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Planta. 2008 Jan;227(2):427-37. Epub 2007 Oct 9.

Constitutive and herbivore-inducible glucosinolate concentrations in oilseed rape (Brassica napus) leaves are not affected by Bt Cry1Ac insertion but change under elevated atmospheric CO2 and O3.

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  • 1Department of Environmental Science, University of Kuopio, P.O. Box 1627, 70211, Kuopio, Finland.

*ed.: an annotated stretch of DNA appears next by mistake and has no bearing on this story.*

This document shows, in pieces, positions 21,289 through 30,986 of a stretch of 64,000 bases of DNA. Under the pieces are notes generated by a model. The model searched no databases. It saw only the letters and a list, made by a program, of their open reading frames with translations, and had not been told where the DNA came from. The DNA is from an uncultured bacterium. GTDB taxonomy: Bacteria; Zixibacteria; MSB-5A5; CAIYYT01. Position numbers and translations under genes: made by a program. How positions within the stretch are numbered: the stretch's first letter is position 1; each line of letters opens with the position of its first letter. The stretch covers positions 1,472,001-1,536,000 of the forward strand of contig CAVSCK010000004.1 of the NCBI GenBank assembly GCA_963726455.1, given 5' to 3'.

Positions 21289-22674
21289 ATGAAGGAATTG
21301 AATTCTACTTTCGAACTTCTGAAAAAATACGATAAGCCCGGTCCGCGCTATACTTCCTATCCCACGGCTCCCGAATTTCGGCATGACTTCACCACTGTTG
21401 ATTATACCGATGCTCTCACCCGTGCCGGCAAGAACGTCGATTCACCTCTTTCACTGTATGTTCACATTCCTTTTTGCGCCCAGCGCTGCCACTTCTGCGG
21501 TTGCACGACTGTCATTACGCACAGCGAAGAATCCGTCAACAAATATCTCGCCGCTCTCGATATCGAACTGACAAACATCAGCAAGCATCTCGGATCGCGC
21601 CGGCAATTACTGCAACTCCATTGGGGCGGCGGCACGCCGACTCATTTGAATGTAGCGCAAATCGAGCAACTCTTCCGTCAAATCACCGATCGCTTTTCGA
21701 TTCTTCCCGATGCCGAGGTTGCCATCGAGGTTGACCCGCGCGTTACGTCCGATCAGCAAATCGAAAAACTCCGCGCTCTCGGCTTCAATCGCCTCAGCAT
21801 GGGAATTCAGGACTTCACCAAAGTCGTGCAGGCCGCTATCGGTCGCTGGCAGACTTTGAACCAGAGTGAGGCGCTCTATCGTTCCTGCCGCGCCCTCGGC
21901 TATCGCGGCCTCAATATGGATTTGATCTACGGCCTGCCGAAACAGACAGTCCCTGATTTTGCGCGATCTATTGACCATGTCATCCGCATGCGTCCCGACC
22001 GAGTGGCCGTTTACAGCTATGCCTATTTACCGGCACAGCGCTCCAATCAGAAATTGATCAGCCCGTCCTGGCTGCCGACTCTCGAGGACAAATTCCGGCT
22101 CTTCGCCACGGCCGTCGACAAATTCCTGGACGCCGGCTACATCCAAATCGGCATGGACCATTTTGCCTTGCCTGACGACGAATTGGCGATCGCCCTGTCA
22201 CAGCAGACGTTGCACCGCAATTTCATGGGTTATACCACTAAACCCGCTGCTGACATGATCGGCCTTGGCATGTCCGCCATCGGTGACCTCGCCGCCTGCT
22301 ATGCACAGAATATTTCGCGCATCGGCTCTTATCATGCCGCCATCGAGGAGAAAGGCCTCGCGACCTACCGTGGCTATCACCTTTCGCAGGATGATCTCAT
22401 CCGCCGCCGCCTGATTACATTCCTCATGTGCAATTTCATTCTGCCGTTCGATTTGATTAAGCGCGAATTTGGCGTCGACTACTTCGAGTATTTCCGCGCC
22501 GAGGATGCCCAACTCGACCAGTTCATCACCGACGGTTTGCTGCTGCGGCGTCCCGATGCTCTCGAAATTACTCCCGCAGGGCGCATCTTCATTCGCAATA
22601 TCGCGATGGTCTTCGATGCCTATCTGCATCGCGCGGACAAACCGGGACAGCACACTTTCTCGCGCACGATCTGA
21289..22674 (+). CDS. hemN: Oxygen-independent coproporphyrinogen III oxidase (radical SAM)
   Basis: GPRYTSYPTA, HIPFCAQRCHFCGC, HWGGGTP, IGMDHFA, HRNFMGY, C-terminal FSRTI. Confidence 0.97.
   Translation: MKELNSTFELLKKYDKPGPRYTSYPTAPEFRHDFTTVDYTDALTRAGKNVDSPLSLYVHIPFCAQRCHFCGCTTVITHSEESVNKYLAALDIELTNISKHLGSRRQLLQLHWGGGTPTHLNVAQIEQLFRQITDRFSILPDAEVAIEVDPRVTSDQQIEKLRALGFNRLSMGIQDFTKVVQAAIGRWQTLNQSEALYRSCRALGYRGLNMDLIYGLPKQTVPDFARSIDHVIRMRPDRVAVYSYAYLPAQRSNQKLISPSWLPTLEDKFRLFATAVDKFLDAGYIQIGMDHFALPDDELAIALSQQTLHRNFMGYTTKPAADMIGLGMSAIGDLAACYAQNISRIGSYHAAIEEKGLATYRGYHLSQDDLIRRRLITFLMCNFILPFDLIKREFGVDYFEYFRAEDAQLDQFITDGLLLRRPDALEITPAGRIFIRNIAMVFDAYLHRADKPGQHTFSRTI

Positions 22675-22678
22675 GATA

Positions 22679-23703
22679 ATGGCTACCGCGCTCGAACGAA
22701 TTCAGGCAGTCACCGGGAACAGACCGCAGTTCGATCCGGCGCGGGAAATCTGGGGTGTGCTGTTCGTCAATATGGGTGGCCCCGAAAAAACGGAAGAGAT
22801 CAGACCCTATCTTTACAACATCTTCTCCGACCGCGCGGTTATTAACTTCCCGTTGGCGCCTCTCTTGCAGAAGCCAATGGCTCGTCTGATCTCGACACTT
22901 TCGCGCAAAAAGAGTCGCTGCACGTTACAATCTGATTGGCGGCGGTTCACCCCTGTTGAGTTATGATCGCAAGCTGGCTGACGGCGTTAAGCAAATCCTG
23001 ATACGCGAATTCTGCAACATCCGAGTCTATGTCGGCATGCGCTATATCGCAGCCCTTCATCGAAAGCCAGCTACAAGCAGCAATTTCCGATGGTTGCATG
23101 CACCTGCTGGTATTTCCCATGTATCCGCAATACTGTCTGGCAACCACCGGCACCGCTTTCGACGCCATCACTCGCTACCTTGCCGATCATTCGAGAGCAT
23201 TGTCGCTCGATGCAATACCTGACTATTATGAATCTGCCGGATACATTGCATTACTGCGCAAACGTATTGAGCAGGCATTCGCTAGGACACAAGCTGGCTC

Glucosinolates are plant secondary compounds involved in direct chemical defence by cruciferous plants against herbivores. The glucosinolate profile can be affected by abiotic and biotic environmental stimuli. We studied changes in glucosinolate patterns in leaves of non-transgenic oilseed rape (Brassica napus ssp. oleifera) under elevated atmospheric CO2 or ozone (O3) concentrations and compared them with those from transgenic for herbivore-resistance (Bacillus thuringiensis Cry1Ac endotoxin), to assess herbivory dynamics. Both elevated CO2 and O3 levels decreased indolic glucosinolate concentrations in transgenic and non-transgenic lines, whereas O3 specifically increased the concentration of an aromatic glucosinolate, 2-phenylethylglucosinolate. The herbivore-inducible indolic glucosinolate response was reduced in elevated O3 whereas elevated CO2 altered the induction dynamics of indolic and aliphatic glucosinolates. Herbivore-resistant Bt plants experienced minimal leaf damage after target herbivore Plutella xylostella feeding, but exhibited comparatively similar increase in glucosinolate concentrations after herbivory as non-transgenic plants, indicating that the endogenous glucosinolate defence was not severely compromised by transgenic modifications. The observed differences in constitutive and inducible glucosinolate concentrations of oilseed rape under elevated atmospheric CO2 and O3 might have implications for plant-herbivore interactions in Brassica crop-ecosystems in future climate scenarios.

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